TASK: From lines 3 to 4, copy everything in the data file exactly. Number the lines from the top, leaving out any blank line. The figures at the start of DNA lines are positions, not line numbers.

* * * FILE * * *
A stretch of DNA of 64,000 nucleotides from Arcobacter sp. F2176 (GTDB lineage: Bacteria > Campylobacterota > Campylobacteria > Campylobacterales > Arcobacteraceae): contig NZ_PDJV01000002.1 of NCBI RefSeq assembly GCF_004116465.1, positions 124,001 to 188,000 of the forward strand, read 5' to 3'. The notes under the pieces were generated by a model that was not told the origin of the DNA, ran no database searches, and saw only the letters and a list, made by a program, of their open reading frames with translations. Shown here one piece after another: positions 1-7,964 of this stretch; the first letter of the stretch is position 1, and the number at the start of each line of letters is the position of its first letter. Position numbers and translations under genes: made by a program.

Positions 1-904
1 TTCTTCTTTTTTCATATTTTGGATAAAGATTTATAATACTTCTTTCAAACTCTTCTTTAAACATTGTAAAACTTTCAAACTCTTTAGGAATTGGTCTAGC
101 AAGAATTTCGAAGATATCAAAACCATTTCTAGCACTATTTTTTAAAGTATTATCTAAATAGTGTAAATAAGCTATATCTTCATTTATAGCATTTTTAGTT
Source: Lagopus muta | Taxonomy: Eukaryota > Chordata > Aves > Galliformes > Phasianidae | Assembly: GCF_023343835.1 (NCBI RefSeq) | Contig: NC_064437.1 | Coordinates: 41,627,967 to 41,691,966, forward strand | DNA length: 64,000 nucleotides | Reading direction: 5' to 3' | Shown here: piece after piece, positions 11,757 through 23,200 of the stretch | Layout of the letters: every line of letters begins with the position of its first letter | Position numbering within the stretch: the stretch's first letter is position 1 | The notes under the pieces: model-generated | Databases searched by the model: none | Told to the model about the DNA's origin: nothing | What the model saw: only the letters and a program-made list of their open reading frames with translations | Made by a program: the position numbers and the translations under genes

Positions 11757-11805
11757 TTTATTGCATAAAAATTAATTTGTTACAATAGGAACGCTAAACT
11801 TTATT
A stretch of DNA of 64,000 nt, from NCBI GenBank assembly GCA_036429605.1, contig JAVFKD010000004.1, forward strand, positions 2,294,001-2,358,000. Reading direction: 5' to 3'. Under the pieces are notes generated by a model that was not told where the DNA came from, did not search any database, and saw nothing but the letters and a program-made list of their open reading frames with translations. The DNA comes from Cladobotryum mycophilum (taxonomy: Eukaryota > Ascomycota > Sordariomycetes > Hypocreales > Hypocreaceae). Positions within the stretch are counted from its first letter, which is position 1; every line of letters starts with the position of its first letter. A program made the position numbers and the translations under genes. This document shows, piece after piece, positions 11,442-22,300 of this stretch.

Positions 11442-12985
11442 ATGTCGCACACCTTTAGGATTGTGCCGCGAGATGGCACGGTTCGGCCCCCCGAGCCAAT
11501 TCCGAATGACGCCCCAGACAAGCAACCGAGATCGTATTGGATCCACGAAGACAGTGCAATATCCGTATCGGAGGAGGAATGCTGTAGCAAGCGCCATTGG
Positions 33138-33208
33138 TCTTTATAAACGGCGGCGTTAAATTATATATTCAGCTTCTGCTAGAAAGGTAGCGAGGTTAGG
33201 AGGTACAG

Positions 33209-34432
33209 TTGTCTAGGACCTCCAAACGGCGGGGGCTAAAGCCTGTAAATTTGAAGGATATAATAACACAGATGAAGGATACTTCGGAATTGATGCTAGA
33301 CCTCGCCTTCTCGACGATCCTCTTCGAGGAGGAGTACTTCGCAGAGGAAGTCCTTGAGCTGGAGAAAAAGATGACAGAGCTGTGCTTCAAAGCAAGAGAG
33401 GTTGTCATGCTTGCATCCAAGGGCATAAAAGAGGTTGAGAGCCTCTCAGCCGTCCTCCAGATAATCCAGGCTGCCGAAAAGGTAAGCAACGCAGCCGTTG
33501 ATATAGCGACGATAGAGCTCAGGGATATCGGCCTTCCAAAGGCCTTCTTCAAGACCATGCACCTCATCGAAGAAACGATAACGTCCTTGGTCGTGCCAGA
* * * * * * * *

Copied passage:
1 TTCTTCTTTTTTCATATTTTGGATAAAGATTTATAATACTTCTTTCAAACTCTTCTTTAAACATTGTAAAACTTTCAAACTCTTTAGGAATTGGTCTAGC
101 AAGAATTTCGAAGATATCAAAACCATTTCTAGCACTATTTTTTAAAGTATTATCTAAATAGTGTAAATAAGCTATATCTTCATTTATAGCATTTTTAGTT